Funding available for farmers, forest owners

LAKE COUNTY -- Conservation financial assistance is available for implementing a wide variety of practices or activities to reduce soil erosion, improve wildlife habitat, protect water quality and manage private forest land.

To be included in the current selection for U.S. Department of Agriculture conservation financial assistance, Michigan farmers and forest owners must submit their applications by Jan. 22.

"Helping Michigan's agricultural producers and forest owners improve conservation on working lands benefits everyone," USDA State Conservationist Garry Lee said. "This funding will help protect our natural resources including our lakes, rivers and wildlife, while supporting production of the food and forest products we rely on."

Conservation financial assistance, in the form of cost-share, is available through the Environmental Quality Incentives Program and Conservation Stewardship Program administered by the USDA Natural Resources Conservation Service.

Complete applications received by Jan. 22 will be ranked and selected for funding on a competitive basis statewide for fiscal year 2021.

Financial assistance is available for implementing designated conservation practices such as windbreaks, nutrient management plans, cover crops, forest management plans, crop residue and tillage management, animal waste storage facilities and many others.

In Lake and Mason counties, common activities include erosion control and streambank protection, forest management plans, brush management (autumn olive removal), forest stand improvement, pollinator habitat and tree and shrub plantings.

Activities on farms often include nutrient management, cover crops, chemical and fuel storage facilities, livestock fencing, livestock watering facilities and pasture improvements.

A portion of USDA conservation funding is targeted to state-level conservation priorities. These include funds for farmers seeking Michigan Agricultural Environmental Assurance Program (MAEAP) verification, honey bee habitat, organic producers and producers transitioning to organic production, creating or improving monarch butterfly habitats, practices to address concentrated flow erosion, energy conservation and Regional Conservation Partnership Program projects.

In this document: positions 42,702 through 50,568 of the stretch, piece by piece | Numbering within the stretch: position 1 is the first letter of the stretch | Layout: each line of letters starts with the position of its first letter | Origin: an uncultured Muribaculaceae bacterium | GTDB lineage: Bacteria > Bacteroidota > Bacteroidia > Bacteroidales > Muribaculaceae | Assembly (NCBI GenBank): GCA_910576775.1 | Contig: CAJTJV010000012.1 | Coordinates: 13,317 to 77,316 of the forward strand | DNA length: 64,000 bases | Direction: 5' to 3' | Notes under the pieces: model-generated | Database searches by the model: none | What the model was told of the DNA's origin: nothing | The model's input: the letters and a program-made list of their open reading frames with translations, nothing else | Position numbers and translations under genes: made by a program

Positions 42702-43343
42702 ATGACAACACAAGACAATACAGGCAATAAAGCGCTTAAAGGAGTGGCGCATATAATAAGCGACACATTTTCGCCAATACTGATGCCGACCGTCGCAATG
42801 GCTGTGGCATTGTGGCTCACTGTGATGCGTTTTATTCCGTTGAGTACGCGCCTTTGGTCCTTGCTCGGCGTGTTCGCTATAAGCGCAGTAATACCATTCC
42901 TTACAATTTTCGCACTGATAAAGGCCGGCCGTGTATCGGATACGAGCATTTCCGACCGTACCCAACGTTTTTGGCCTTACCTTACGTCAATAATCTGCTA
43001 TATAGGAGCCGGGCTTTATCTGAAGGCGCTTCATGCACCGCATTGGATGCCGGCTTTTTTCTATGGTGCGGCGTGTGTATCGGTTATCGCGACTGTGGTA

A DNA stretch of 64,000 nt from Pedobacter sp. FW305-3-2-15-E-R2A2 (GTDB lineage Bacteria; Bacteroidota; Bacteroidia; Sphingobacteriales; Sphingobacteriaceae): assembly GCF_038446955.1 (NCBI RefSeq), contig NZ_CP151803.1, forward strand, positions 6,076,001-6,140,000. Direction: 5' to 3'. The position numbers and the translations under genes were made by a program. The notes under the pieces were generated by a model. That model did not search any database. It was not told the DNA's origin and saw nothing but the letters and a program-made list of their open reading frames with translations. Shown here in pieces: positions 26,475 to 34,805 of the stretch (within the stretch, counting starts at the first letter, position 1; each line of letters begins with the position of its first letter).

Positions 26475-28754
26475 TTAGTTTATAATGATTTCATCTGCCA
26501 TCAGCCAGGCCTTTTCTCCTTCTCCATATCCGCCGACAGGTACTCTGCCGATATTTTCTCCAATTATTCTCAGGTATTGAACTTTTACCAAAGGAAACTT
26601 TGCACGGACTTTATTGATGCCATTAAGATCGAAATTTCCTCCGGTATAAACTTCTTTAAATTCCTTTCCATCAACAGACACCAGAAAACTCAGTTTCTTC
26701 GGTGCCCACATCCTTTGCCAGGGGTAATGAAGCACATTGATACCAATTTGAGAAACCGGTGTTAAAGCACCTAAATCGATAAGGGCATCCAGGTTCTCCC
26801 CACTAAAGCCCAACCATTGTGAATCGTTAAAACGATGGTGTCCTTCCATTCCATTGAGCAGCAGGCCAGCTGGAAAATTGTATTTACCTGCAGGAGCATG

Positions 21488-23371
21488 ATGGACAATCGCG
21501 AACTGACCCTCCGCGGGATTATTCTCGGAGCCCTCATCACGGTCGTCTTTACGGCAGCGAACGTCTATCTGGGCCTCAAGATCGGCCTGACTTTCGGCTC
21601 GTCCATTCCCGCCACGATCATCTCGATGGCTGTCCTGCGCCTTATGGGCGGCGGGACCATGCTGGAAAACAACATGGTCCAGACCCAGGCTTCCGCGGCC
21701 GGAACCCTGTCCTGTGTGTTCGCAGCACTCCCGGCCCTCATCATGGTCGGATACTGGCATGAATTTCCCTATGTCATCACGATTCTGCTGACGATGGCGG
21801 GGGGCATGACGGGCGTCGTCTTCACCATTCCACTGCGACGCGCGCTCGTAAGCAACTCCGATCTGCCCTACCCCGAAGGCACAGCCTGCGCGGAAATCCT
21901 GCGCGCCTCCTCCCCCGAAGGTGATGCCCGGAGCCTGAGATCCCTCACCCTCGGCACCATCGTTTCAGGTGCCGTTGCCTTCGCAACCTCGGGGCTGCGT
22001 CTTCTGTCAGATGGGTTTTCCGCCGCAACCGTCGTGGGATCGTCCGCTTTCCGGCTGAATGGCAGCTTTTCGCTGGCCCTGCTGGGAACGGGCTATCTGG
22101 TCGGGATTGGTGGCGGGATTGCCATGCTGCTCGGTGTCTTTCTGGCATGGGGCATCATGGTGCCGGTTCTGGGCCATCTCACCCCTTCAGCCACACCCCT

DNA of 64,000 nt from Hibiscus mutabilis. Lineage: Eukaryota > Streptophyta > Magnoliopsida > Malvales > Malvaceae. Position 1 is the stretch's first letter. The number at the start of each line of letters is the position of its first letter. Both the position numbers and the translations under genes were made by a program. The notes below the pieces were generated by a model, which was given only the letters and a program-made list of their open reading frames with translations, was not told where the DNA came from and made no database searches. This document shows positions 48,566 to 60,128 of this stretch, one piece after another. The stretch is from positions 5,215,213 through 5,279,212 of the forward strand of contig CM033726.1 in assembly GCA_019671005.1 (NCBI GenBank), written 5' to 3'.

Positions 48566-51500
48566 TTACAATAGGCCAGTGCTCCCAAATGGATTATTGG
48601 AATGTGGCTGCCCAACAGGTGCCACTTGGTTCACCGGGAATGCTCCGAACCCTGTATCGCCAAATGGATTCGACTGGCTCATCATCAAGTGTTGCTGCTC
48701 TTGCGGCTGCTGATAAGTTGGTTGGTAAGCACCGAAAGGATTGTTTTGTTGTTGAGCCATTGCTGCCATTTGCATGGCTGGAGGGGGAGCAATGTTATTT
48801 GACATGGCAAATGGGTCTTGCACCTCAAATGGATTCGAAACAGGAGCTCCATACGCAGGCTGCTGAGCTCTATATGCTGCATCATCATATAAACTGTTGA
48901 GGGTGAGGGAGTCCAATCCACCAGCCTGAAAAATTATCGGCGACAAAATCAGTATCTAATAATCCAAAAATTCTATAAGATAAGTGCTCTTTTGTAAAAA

Forest owners can obtain further tax benefits following participation in these programs.

Forest management plans funded through EQIP meet the requirements to enroll in MDARD's Qualified Forest Program.

Qualified Forest Program participants receive a property tax exemption on their forested parcel in exchange for implementing a forest management plan to improve wildlife habitat and create healthy forests.

To get started on your forest management plan, contact Mason-Lake and Manistee Conservation District forester, Josh Shields, at (231) 889-9666.

In many areas of the state, conservation district foresters are available to help navigate this process and connect landowners with credentialed service providers.

Services, site visits and technical advice provided by conservation district foresters are free of charge, thanks to Forestry Assistance Program grants provided by MDARD.

For more information on the Qualified Forest Program, visit

Applications are accepted on a continuous basis and producers and forest owners are encouraged to submit applications at any time. Applications are selected for funding on a competitive basis based on their conservation benefits.

Conservation activities receiving financial assistance must be part of an agricultural or forest operation's conservation plan. Applicants should work with their local NRCS or Mason-Lake Conservation District staff to develop a conservation plan and submit an application.

For further information or to submit an application, contact Seth Earl, district conservationist with NRCS, at (231) 757-3707 ext. 108; or Jerry Kass, conservation technician with Mason-Lake Conservation District at (231) 757-3707 ext. 110; or visit

All technical advice, site visits and assistance with applications is free to the public, through grants held by the Conservation District.

For more general information about conservation financial assistance through EQIP and CSP, visit